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Unprofessional media, politicians blamed for spread of hate speech

By Mohammad Ghazal - Apr 26,2016 - Last updated at Apr 26,2016

Media experts participate in the Conference of Hate Speech in Digital and Social Media in Amman on Tuesday (Petra photo)

AMMAN — Politicians and unprofessional media outlets play a major role in spreading hate speech, which is being witnessed across the world, media experts said Tuesday.

The lack of ethics among some media outlets and the vast use of social media make the spread of hatred faster and ignite sectarianism and violence, the experts said, noting that journalists should abide by the profession’s principles and avoid publishing propaganda.

“In the Arab world, there is a state of chaos in the media scene coupled with chaos in the political arena… Bad media and bad politics led to the spread of hate speech,” Basim Tweissi, dean of the Jordan Media Institute (JMI), said at the opening of the Conference of Hate Speech in Digital and Social Media held by the JMI in collaboration with the Norwegian Institute of Journalism.

The chaos in media and politics in the region was coupled with the emergence of radical groups, which worsened the situation as they have resorted to using social networking sites to spread their propaganda, causing further divide, said Tweissi.

The solution lies in focusing on media education at all levels, he argued. “It is time that media education became part of curricula in the Arab world.”

Stressing that freedom of speech is crucial for democracy in the Middle East, Frode Rekve, of the Norwegian Institute of Journalism, said quality journalism is a key factor in putting an end to hate speech.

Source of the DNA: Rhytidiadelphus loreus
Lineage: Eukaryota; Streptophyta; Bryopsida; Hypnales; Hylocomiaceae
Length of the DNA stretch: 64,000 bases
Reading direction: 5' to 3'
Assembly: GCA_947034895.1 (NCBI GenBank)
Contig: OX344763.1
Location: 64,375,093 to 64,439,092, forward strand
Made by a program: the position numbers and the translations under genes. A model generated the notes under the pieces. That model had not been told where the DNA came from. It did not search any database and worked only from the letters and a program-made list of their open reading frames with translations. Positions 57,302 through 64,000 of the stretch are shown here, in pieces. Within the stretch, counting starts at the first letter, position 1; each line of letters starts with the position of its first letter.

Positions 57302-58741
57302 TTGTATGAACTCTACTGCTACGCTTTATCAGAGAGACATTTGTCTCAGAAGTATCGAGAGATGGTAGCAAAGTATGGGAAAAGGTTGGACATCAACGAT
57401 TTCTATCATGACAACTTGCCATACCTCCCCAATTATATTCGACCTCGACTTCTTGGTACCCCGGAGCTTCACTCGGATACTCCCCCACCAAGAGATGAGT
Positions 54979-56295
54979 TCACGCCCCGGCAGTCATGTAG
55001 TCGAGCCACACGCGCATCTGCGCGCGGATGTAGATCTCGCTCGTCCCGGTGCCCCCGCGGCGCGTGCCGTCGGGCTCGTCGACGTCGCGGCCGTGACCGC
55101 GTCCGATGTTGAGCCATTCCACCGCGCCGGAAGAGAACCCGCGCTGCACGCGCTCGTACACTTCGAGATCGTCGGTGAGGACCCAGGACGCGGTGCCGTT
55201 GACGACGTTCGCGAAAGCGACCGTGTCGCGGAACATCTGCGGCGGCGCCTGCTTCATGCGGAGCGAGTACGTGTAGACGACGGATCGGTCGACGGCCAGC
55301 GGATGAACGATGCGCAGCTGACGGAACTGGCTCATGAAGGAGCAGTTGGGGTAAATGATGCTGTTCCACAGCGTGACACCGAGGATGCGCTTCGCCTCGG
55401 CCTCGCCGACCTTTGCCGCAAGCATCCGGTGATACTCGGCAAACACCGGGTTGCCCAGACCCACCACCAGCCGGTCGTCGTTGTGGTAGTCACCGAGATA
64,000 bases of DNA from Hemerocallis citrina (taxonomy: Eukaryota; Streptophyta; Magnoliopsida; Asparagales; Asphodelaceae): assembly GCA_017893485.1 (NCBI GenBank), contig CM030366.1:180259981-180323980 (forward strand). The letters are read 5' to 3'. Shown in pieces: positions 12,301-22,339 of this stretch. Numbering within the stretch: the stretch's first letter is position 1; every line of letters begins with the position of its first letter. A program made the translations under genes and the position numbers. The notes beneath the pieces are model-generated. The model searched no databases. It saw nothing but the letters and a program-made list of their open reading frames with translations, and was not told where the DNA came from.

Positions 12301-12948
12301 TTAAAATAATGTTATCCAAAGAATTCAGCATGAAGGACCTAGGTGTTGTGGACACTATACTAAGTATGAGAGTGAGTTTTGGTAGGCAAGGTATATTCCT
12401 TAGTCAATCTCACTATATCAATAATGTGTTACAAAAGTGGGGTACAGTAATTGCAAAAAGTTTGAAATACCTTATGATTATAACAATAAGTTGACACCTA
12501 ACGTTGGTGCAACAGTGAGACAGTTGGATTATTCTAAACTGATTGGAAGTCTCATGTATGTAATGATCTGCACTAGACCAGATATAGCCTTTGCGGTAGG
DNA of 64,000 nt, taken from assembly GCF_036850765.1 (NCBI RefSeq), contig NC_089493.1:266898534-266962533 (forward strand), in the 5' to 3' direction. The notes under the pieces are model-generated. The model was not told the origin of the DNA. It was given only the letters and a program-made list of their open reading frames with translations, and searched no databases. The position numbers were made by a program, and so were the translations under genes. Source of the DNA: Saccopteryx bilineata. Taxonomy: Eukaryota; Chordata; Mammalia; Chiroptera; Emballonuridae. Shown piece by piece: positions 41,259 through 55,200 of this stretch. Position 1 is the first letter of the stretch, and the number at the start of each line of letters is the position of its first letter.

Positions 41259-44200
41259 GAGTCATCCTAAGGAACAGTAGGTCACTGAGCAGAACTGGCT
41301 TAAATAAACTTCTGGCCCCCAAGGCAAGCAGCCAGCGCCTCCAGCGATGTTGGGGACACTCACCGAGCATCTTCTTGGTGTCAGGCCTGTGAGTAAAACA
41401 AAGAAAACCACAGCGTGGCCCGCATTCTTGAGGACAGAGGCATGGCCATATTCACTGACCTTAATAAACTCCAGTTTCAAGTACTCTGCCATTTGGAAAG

More training for media professionals is required, said Rekve, noting that hate speech is a problem all over the world.

Social media users take advantage of their anonymity to bully and spread hate speech, creating a new persona, Aidan White, the director of the Ethical Journalism Network, said at the conference.

“We should not allow hate speech interfere with our communication… Media need to focus on humanity, transparency, independence, impartiality and accountability,” said White.

“The problem of hate speech is the politicians who don’t know how to keep their mouths shut,” he added.

White blamed mainstream media outlets for spreading terrorist propaganda by publishing pictures that groups like Daesh post on social networking sites.

A picture of a Daesh terrorist standing next to a hostage while holding a knife before chopping off his head was circulated by media outlets around the world, he said.

“They [Media] didn’t even try to hide the face of the hostage.” 


Several topics are on the agenda of the two-day event, including hate speech in digital and social media, the role of social media in producing and reproducing narrow and fatal identities, and hate speech in Arab media.

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